KCK mayoral candidates square off in debate
KANSAS CITY, Kan. – All five candidates running for mayor in Kansas City, Kan., faced off Monday morning, and hit on tough issues facing the city and county in the coming years. Whoever takes over the mayor’s office at city hall will soon have some good news: more tax revenue from the legends area as it pays off Star Bonds. But it’s not all smooth sailing, since state budget cuts and high property taxes in the area make for some turbulent waters.
In Monday’s debate on KCUR’s “Up to Date” with Steve Kraske, one topic came up time and time again: property taxes.
“I’ve lived in this city my entire life and I’ve not seen the taxes go down,” said candidate Cordell Meeks.
“Over the last 8 years, property tax in Wyandotte County has been raised by 7 million dollars, that’s ridiculous” said candidate Ann Murguia. “I’m currently the only elected official running for mayor that has not voted for a property increase in Wyandotte County.”
As of last year, KCK had the fourth highest property tax rate in the state. It’s even higher than neighboring cities in Johnson County.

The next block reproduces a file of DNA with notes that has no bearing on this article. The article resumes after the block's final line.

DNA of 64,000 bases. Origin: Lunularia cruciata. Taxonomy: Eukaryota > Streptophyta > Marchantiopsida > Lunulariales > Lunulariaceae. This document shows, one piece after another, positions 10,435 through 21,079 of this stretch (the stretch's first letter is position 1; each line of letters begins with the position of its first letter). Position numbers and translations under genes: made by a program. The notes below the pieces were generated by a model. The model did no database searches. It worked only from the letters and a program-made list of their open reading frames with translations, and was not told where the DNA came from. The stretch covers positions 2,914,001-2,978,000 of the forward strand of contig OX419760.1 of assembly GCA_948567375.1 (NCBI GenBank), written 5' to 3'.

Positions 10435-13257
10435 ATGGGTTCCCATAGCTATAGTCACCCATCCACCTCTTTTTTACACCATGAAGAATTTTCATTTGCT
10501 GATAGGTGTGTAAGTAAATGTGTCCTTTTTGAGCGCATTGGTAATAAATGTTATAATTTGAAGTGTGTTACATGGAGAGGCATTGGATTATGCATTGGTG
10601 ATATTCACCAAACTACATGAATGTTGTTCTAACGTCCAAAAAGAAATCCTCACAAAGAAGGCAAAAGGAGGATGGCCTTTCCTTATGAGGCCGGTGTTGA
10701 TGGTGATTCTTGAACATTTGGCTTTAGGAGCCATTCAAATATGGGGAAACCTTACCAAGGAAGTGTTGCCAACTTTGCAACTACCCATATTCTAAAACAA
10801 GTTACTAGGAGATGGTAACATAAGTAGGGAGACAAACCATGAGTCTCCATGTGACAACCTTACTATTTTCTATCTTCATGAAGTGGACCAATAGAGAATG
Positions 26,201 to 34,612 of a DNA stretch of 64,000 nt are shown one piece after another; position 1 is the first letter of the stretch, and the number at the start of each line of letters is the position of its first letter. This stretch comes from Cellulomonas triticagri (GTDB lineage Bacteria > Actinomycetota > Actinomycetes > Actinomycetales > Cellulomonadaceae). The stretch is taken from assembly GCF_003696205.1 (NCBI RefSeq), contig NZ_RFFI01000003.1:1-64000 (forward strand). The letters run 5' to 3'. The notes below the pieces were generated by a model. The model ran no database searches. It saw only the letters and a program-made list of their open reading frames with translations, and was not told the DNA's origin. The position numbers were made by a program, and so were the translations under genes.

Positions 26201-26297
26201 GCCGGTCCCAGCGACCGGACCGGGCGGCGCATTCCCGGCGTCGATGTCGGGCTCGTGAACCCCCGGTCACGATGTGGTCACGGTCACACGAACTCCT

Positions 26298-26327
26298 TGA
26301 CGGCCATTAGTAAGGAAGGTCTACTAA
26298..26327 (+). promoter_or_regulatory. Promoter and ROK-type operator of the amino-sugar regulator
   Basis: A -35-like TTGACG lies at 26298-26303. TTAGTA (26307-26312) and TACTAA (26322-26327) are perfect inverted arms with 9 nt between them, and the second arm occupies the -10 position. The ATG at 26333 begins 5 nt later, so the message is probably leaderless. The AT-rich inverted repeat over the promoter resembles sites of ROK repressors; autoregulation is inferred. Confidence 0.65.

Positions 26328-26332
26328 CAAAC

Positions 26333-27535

Candidate Murguia blamed the other candidates for being part of the problem, but in this economy, some candidates argued certain tax hikes could not be avoided.
“We did that to keep our employees employed,” said candidate Nathan Barnes.
But most candidates agree property taxes are a problem.
“Property taxes are the most significant challenge we have and we need to take a chunk out of those with this new revenue,” said candidate Mark Holland.
The “new revenue” Mark Holland is talking about is the at least 12 million dollars a year that is expected to start pouring into KCK thanks to the soccer stadium and Village West developments paying off Star Bonds and paying into city coffers. But some candidates are concerned about counting on that money.
“We have to deal with it as if we don’t have the money,” said Barnes.
Candidates are worried because of Governor Brownback’s plan to get rid of the income tax. As that revenue goes away, the city could find itself relying more heavily on sales or property taxes and the city’s budget windfall could be blown. Janice Witt says her way of dealing with the problem is reaching out to small businesses to help them grow, and therefore, the economy grows with them.
“If we don’t give small business opportunity to grow in KCK it doesn’t’ matter how much big business does here because it’s our small businesses that feed and grow our community,” said Witt.
Candidate Meeks agrees that economic development will help but he returned to that familiar theme of property taxes:
“First and foremost we need to lower the property taxes so citizens can keep more of their money in their pocket and reinvest it into our community,” said Meeks.